If you're considering spending $5000– $10,000 on a surround speaker system— or even much more than that—you owe it to yourself to seek out the Magnepan system and hear what it has to offer. The MG 3.6, in particular, is possibly the finest speaker ever made for less than $5000/pair—or even for less than $10,000/pair.

Food for Thought
Those unfamiliar with Magnepan's planar-magnetic technology are often taken aback by the lack of any visible drivers. Whereas dynamic speakers push all their sound from cone drivers, Magnepans use a large plane, or "planar" surface, to move relatively vast amounts of air in order to reproduce all sound from the bass to the upper midrange. The planar material, which is similar to Mylar, is etched with a conductive surface material. When you apply the alternating current from your amp to the conductive planar material, it is alternately attracted and repelled to strips of artfully arranged magnets.

The high frequencies are reproduced using a similar technology in a separate driver. Magnepan's two top models, the MG 20.1 and MG 3.6, use true ribbons for their tweeters. These narrow strips of thin, corrugated aluminum, which stretch nearly the entire height of the speaker, are as delicate as butterfly wings to the touch but as impervious to shock as electric eels in the throes of passion. The ribbon tweeter is considered, by me and some other audiophiles, to be man's finest creation. All other Magnepan speakers use what the company calls a quasi-ribbon to reproduce high frequencies. The quasi-ribbon uses a wider band of less expensive material similar to that used in the midrange and woofer panels, but repackaged and re-engineered for high frequencies.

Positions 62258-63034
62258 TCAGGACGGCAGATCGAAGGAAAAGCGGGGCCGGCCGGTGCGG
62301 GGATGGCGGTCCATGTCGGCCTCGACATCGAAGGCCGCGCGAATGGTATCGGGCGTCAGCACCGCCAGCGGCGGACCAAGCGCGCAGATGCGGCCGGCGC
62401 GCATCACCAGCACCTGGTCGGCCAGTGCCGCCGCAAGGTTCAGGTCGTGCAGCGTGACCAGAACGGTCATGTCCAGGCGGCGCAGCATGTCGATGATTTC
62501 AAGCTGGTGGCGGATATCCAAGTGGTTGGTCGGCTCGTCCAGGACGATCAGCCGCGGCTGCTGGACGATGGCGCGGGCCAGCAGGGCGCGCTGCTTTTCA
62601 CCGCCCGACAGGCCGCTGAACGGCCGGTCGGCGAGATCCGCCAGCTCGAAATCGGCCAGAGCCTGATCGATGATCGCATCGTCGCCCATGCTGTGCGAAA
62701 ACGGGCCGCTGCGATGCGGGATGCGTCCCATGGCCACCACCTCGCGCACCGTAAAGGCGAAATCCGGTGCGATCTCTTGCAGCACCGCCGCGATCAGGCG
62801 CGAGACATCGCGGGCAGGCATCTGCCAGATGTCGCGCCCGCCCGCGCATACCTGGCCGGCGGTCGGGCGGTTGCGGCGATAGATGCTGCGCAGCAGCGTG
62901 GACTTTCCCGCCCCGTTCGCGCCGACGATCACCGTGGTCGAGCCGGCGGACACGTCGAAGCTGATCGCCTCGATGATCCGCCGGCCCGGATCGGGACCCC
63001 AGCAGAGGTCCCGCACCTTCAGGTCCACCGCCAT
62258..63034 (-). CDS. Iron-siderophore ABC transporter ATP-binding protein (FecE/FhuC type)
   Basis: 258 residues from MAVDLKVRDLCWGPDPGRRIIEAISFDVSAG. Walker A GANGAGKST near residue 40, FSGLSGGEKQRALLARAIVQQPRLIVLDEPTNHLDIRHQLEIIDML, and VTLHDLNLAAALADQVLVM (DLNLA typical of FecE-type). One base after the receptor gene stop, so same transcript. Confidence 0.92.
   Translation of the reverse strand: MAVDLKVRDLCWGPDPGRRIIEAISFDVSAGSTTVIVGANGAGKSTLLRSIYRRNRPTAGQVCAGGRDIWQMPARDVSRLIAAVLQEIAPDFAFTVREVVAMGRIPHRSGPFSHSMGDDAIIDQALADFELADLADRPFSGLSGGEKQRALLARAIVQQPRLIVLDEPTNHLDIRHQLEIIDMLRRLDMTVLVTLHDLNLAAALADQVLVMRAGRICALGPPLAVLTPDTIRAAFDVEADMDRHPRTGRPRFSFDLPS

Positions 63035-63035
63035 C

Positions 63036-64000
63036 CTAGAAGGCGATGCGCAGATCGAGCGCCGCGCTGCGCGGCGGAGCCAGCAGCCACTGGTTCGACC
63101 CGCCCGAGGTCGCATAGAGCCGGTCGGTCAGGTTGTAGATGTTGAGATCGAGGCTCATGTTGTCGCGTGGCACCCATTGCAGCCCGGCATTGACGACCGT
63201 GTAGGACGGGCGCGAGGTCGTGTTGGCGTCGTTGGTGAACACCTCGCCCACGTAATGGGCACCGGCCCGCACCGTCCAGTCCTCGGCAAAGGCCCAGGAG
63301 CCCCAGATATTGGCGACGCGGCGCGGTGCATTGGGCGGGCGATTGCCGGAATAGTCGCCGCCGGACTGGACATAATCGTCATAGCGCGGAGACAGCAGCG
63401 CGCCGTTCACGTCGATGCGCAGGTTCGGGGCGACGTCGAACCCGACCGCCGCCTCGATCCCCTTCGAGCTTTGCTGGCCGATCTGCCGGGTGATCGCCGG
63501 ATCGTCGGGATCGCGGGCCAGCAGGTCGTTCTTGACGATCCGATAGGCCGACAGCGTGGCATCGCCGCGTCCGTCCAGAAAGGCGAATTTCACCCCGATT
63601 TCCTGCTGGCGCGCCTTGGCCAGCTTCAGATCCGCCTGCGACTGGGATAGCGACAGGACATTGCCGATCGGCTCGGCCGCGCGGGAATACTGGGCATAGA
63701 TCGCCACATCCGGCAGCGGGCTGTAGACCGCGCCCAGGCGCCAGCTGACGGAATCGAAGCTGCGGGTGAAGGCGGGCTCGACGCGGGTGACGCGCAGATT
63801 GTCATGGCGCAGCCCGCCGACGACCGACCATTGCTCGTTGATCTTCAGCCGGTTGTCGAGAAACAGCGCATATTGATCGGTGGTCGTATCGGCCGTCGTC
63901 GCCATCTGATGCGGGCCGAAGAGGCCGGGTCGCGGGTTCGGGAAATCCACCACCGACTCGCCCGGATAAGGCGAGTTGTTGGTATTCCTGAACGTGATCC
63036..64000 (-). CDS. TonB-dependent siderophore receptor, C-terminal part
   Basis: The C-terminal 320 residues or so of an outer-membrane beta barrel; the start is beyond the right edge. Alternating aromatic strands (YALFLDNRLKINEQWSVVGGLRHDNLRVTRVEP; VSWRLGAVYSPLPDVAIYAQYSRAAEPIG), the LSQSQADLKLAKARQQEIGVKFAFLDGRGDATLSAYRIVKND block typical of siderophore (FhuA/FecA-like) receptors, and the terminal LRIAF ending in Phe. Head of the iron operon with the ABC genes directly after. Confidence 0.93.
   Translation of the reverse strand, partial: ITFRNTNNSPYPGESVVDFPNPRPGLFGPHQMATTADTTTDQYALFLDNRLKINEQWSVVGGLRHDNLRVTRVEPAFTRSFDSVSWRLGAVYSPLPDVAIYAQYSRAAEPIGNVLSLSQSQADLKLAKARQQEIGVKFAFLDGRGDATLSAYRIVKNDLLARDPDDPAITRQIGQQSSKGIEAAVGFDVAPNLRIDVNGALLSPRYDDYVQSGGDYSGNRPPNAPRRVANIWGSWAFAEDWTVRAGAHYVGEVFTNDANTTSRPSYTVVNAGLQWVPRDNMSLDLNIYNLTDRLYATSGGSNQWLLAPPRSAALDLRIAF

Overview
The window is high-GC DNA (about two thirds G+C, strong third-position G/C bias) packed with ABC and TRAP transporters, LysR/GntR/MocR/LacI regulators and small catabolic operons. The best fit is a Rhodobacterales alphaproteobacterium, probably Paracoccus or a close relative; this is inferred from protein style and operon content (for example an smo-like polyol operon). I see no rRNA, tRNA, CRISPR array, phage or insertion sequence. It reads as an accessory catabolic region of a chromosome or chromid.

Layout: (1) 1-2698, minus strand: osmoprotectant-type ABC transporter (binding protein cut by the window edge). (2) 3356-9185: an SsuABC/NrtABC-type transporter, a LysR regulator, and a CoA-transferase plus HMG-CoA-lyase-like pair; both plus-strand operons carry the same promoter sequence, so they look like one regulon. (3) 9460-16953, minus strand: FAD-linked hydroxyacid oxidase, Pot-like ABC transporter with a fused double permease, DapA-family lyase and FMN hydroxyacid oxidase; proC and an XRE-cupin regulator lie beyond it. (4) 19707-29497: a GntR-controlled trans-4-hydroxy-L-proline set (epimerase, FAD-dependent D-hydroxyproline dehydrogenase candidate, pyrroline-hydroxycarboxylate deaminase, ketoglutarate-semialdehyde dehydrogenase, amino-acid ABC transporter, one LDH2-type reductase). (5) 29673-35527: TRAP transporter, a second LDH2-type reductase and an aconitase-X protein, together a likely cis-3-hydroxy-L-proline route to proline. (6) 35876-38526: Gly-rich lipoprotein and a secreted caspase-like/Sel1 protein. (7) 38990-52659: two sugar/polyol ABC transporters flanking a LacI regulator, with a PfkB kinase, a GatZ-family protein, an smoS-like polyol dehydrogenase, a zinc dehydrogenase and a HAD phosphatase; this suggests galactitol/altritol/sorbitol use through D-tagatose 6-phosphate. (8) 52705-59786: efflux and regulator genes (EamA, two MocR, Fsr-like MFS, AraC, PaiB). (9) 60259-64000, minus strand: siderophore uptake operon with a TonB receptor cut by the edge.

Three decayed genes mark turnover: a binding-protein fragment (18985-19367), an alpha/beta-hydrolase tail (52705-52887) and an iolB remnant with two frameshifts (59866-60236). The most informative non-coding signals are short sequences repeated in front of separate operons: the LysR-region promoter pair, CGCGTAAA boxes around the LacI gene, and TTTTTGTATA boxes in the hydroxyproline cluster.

Planar-magnetic speakers are notoriously inefficient. The MG 3.6 is rated at 85dB SPL from 1W at a distance of one meter, so a single-ended tube amp is certainly out of the question. My first Maggies, a pair of IIIa speakers, didn't come to life until I sold what I thought was a powerful 100Wpc amp and went for a dealer-recommended Bryston 4B. That amp's over-250Wpc rating (into 4ohms) seemed to do the trick.

All Magnepan speakers are dipoles and thus interact more highly with the room than point radiators, with the exception of their radiation toward the sides, where the out-of-phase front and rear radiation produces a null. This supposedly leads to difficulty in room placement, but with the exception of a pair of MMGs in my daughter's room, where necessity forced them against the wall, I've never had trouble making enough room to coax their best performance from them. Keep them a few feet out from the wall, toe them in (ribbon tweeters to the outer edges or not), and make sure you have plenty of juice on tap.—FM